“One of the biggest roles of science fiction is to prepare people to accept the future without pain and to encourage a flexibility of mind. Politicians should read science fiction, not westerns and detective stories. Two-thirds of 2001 is realistic — hardware and technology — to establish background for the metaphysical, philosophical, and religious meanings later.”
-Arthur C. Clarke in “The Making of Kubrick's 2001” (1970) by Jerome Agel, p. 300
“Individual science fiction stories may seem as trivial as ever to the blinder critics and philosophers of today - but the core of science fiction, its essence has become crucial to our salvation if we are to be saved at all.”
Here’s a shout out to the creative minds who have given humanity a reasoned approach to extraterrestrial First Contact.
Science Fiction writers have been preparing us for many years. Arthur C. Clarke provided us with an understanding of satellite technology and space exploration. Isaac Asimov understood the importance of computers, and even more so the possibilities brought forth by the cyber world. They both have written extensively on extraterrestrial intelligence, and how mankind might be changed forever by that revelation.
Arthur C. Clarke and Isaac Asimov are among many writers who have explored future possibilities for mankind. These two went beyond the literary world and interacted with scientists and the science establishment. They became leaders in the push for a more rational discussion of extraterrestrial intelligence.
It is this body of work that has prepared us for what may come next. Kendrick Frazier called it “beneficial cultural conditioning” in his 1976 essay “First Contact: The News Event and Human Response.” It appears in a larger work called “Extraterrestrial Intelligence”, edited by James Christian. Frazier openly calls for a National Science Foundation investigation of the subject. Thirty-three years later there has been some progress. NASA has worked with scientists and writers in a creative outreach on the subject. Still, we have no framework in the United Nations for handling such a discovery. The subject is still an outlier and reasonable academics undertake the discussion at their own risk.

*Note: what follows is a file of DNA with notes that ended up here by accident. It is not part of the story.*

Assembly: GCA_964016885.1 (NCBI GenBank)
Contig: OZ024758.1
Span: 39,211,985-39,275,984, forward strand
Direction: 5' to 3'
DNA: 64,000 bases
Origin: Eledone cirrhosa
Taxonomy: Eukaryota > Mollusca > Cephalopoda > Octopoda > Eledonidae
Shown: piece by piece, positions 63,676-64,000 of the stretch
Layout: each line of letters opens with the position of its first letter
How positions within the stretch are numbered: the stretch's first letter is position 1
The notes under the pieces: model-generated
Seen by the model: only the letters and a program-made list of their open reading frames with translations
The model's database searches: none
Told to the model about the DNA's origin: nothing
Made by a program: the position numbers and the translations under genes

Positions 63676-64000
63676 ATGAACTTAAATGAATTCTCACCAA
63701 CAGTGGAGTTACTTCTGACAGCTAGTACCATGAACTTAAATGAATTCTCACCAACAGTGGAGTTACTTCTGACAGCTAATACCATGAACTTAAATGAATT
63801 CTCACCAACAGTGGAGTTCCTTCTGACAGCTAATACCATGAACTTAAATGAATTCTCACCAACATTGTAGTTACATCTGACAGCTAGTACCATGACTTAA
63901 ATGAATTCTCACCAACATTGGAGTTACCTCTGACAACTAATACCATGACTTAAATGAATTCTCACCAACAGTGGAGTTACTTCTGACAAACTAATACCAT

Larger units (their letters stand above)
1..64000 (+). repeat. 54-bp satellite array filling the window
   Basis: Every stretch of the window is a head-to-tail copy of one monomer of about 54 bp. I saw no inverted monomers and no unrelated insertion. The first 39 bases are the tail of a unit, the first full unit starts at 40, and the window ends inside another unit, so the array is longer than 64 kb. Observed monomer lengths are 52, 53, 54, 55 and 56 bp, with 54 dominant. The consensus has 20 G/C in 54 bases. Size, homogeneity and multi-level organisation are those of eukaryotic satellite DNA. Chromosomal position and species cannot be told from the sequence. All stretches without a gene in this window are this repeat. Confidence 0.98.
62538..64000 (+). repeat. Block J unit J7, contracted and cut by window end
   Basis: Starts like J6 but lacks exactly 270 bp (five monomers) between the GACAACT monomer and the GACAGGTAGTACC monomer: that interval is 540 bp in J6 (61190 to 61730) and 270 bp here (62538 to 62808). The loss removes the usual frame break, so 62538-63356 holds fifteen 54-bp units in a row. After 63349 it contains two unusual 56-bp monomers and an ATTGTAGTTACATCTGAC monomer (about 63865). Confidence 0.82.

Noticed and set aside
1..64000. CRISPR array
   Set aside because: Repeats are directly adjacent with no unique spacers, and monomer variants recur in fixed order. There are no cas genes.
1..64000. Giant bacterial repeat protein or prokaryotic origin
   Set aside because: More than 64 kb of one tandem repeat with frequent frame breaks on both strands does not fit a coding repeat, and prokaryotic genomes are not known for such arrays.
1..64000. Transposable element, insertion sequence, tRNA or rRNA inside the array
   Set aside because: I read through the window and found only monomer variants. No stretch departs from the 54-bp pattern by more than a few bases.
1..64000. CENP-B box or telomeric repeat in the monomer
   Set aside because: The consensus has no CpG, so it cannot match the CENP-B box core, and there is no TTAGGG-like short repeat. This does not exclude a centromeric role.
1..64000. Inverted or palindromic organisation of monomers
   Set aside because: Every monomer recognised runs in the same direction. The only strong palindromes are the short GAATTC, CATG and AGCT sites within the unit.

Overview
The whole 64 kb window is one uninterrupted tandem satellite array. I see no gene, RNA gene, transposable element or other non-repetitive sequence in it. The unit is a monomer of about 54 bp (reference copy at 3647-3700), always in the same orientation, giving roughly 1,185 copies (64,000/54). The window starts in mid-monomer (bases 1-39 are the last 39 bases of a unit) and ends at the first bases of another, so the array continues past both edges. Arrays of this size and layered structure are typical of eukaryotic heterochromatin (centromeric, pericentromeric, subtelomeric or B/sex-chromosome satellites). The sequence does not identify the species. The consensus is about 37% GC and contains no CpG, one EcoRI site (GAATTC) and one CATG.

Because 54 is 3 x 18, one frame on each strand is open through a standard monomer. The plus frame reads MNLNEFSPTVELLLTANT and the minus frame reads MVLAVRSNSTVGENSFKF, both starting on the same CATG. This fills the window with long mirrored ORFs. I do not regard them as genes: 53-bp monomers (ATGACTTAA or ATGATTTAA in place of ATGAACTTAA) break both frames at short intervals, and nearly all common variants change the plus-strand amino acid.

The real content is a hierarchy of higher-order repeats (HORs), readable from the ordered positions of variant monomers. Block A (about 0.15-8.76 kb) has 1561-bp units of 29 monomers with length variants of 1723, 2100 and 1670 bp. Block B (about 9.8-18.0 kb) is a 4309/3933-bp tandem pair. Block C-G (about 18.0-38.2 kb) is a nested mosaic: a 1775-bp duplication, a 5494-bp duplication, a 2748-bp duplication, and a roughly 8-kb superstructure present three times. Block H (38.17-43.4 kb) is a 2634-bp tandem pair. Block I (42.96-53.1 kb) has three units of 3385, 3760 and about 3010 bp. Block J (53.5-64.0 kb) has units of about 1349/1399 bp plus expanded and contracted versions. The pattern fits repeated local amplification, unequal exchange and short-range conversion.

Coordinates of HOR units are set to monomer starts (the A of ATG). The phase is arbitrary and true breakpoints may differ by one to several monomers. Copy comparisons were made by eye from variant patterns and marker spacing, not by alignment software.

Hollywood has taken up the cause, if only to find new avenues for our amusement. Recently sexy, secretive space aliens have taken to the airwaves for a new network show. We’re titillated. We may even open ourselves up to a new context for humanity. In reality though, it does not do much to advance the cause.
How could we let such an important subject sit on the sidelines of popular debate? The discovery of extraterrestrial intelligence, in any form, changes how we view ourselves forever. It will be the single most important event for our collective culture. Whether it be some microbial find on a distant moon, a contact message sent via electromagnetic communication, or sexy aliens descending from magnificent spaceships… we will be changed. The time could be very near. Are we ready? Have we prepared?
Astronomers and astrophysicists have been on the front line of this issue for many years. A few brave souls have risked career and reputation to take the creative leap and ask whether intelligent life exists elsewhere in the universe.